I could easily be spotted in any of the long corridors of my school, walking hastily in what was seemingly a non-masculine manner, talking out loud, my talking generously garnished with my hand gestures, (honestly I still find it difficult to express myself without moving my hands with the words I speak), mostly hanging out alone or in a group of mostly girls. I was (and to an extent still) largely the classic example of a guy who would be “othered,” or worse, bullied by other students, mostly boys because I did not conventionally blend in. I could not understand cricket and found it rather dull, which became yet another reason for me to be considered a ‘misfit’ among boys.
What I took a while to realise was, there was a standard formula to be a “boy,” and any aberrations from it led to serious consequences. Well, I was an aberration, and hence, bore the consequences. I was told many times, “Yaar, tujhe to ladki hona chahiye tha” (dude, you should have born as a girl). And this was the nicest thing I was told. My unconventional or rather undesirable walking and talking style, earned me many more horrendous badges. I was called names: “Chakka” (the colloquial slur for a trans-person), “ladki hai kya” (are you a girl) by many boys around me, “Do you use girls toilet or boys?” “behen” (sister) to recall a few. I would sometimes stop and observe how my manner of walking was so evidently different from that of other men, what was so peculiar about my gait, and how could I change it. I tried to learn how men walk.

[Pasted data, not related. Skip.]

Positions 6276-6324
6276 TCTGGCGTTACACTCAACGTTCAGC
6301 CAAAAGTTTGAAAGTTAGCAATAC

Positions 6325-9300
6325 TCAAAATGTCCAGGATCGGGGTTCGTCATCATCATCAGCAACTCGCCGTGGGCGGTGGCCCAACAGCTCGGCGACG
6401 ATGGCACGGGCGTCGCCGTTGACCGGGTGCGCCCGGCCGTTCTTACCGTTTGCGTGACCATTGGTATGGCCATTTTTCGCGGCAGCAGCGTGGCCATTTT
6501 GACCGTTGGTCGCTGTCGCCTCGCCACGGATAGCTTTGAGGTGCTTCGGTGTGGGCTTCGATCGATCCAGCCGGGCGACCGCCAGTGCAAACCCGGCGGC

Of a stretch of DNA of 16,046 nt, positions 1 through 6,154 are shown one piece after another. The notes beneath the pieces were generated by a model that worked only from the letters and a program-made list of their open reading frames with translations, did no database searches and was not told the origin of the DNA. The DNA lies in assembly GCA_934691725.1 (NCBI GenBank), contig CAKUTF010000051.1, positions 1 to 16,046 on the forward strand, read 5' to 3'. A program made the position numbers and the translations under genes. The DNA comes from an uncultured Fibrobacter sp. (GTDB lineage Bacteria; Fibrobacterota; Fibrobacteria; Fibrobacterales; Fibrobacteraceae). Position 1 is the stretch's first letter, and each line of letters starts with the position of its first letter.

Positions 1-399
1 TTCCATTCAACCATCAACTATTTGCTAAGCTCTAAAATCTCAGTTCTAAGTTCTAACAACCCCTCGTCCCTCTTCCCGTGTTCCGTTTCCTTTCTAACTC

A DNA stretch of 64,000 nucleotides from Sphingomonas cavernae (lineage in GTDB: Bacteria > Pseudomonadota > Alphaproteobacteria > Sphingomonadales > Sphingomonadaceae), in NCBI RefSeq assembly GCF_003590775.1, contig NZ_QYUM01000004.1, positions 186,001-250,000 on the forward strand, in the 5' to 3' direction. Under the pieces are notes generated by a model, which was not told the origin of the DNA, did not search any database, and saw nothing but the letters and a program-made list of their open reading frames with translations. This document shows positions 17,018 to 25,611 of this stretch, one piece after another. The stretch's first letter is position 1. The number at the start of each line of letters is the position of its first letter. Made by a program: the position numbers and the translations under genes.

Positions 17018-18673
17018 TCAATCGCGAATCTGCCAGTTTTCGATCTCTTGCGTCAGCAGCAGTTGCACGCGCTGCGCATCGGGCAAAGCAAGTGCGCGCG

Fortunately, I did not succeed.
My closeness to English teachers and “only girls” social group paved the way for another stereotype – “He must be gay“.
Everyone seeks a social group to belong to. I could not find that connection among other boys. I was not interested in the kind of conversations they indulged in. With them, I felt unrepresented and unwanted. On the contrary, my association with my teachers was empowering. And unlike the boys, the girls were more accepting of me and I found myself becoming fast friends with them. Wait, am I weaving yet another stereotype that girls are more tolerant than boys? No. Rather, what I observed was that women, having been subjugated and relegated to a secondary status in the society, could empathise with me and provide a comfort zone for me to be my true self. This is how lived and shared experiences of oppression in a patriarchal society can combine to create a better place for everyone to feel belonged.
Even today, my two closest friends from school are girl. I also believe that my proximity with the faculty in some ways, acted as a deterrent that stopped boys from physically or verbally abusing me.
After school, things were even worse when I joined a short-term baking course at Institute of Hotel Management (IHM), Pusa. I was bullied there as well, it was worse this time, and I found people to have even less acceptance there. One of the chefs there told me once, “Oh! We have a faculty who is also of your tribe”. It took me a while to understand what he implied because what was “my tribe”?